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Maine to Tap into World Class Offshore Wind Resource with Nation’s First Floating Turbines

WASHINGTON, D.C. — Maine’s newly announced plan to build the nation’s first floating offshore wind turbine research array underscores the state’s climate leadership and the growing momentum for this critical clean energy solution at a time when wildlife and coastal communities are increasingly vulnerable to the effects of climate change. 

“Responsibly developed offshore wind energy is an essential part of our national efforts to address the climate crisis and power states’ economic recovery during these uncertain times,” said Catherine Bowes, offshore wind program director at the National Wildlife Federation. “We applaud Governor Mills for taking this bold step and look forward to working together to advance floating offshore wind energy in a way that protects our coastal and marine wildlife, workers, and communities.”

“Today’s announcement takes us one step closer to powering the future with clean, affordable energy, and complements the ambitious action Maine has already taken to save its residents money with heat pumps, weatherization assistance, and solar energy,” said David Costello, climate and clean energy director at the Natural Resources Council of Maine. “Governor Mills has put forth a plan for developing offshore wind in a smart way that will both create high-quality jobs and ameliorate concerns of the state’s vital fishing communities.”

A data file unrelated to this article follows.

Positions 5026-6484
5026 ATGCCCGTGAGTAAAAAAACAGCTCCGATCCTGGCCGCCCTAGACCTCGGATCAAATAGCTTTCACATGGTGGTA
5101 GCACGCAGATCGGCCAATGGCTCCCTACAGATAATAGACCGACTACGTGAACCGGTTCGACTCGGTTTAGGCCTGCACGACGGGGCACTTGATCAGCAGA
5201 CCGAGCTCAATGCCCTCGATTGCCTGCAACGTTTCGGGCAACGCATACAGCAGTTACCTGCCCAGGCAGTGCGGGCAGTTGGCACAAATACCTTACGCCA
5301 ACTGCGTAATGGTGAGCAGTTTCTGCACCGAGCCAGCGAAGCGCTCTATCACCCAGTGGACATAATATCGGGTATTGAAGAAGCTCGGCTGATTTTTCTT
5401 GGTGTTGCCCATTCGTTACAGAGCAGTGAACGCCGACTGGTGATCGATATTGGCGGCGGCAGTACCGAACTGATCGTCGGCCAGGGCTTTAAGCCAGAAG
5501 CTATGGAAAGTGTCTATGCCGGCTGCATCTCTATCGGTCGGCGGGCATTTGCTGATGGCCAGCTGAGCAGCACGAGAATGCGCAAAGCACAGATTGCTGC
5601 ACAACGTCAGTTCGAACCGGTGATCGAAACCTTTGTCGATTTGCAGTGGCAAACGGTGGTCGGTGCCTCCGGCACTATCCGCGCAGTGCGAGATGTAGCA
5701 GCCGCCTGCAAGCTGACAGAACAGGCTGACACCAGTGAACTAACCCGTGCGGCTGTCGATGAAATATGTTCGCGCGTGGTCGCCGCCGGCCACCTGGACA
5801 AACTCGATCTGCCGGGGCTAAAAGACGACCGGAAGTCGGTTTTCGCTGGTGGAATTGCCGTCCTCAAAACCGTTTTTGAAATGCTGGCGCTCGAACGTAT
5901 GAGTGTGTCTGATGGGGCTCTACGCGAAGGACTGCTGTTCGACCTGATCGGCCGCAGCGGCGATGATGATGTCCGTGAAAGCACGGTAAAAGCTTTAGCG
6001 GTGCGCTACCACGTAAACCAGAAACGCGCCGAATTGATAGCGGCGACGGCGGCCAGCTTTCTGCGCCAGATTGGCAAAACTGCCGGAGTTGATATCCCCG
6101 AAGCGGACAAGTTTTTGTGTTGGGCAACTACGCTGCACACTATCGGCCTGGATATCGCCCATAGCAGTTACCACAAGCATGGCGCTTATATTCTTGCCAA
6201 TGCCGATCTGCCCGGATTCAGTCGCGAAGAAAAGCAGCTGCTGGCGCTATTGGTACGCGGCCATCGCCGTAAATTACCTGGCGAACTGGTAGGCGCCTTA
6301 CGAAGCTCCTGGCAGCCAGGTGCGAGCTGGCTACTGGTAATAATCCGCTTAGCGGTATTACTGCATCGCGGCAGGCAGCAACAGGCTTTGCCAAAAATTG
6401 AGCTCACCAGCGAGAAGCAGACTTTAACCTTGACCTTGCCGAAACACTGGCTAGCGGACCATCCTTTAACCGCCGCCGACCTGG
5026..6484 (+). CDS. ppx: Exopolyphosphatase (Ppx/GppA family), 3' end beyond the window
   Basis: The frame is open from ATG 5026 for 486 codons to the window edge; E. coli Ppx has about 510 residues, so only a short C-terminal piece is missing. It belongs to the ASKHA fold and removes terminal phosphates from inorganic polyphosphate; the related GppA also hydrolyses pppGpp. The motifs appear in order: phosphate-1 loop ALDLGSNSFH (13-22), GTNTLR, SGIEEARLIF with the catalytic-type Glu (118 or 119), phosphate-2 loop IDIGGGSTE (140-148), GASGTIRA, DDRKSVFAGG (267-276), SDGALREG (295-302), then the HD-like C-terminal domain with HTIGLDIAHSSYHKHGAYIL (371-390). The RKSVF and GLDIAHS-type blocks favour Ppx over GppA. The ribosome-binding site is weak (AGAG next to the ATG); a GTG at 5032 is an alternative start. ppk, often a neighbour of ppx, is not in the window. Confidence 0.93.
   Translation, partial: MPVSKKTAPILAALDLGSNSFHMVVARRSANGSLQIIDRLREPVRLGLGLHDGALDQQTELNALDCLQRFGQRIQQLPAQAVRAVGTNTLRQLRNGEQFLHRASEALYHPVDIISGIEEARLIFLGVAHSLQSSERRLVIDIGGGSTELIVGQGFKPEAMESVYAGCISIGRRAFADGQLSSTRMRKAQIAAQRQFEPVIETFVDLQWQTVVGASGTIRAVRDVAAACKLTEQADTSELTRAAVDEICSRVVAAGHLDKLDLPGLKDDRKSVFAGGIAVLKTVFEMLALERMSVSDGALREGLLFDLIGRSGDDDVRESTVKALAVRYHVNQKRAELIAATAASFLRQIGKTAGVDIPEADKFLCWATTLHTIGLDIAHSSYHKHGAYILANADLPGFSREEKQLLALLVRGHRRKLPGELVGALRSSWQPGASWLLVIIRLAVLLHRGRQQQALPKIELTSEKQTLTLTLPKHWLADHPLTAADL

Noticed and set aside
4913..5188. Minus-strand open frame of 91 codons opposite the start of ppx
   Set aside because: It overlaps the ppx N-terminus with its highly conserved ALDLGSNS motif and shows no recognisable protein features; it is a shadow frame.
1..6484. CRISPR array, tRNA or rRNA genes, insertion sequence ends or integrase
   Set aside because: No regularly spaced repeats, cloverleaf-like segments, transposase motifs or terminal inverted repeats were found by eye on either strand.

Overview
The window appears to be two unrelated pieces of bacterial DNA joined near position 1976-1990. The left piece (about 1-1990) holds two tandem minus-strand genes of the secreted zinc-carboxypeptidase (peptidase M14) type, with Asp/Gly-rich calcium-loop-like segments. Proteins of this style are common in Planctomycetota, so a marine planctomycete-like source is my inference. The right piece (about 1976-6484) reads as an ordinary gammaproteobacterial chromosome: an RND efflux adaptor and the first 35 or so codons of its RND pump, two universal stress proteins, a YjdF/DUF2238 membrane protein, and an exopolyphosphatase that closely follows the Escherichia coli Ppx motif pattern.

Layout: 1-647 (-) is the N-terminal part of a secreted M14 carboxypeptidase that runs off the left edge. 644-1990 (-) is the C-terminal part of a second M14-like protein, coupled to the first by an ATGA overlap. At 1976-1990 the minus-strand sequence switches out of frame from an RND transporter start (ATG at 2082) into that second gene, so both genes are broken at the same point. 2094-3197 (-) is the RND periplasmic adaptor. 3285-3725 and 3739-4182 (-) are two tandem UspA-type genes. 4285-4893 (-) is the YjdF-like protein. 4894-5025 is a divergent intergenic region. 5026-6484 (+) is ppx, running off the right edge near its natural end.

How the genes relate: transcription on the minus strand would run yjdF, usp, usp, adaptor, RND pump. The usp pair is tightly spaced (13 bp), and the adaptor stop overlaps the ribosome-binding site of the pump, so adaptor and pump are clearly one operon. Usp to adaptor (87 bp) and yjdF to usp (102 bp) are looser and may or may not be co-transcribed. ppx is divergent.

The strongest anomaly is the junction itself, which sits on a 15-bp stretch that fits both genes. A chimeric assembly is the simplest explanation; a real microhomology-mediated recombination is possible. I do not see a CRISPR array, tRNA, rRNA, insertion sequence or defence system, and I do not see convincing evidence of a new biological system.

The state will apply for a research lease from the Bureau of Ocean Energy Management to secure a location for a 12-turbine array that will generate crucial data for understanding the marine impacts of floating wind in the North Atlantic. The Governor’s Energy Office will work closely with Maine’s commercial fishing industry to ensure successful deployment of this technology that will play a key role in achieving the state's goals of 80 percent renewable energy by 2030 and 100 percent by 2050.

The offshore wind energy potential in the United States could power the country nearly twice over — but 80 percent of the offshore wind resources are in waters greater than 60 meters deep where floating technology is required.  Maine is leading the nation to advance this technology, and recently received a $2.2 million grant from the U.S. Department of Commerce to Maine’s Governor’s Energy Office to grow these efforts. The grant will fund a multiyear effort to create an offshore wind roadmap in partnership with state agencies and interested stakeholders across all sectors. This effort comes at a pivotal time in floating offshore wind technology that has become cost competitive with turbine sizes that reach 9.5 megawatts and can power around 4,750 homes each. 

For more information about offshore wind energy in Maine, go to www.offshorewind.nwf.org/states/maine.

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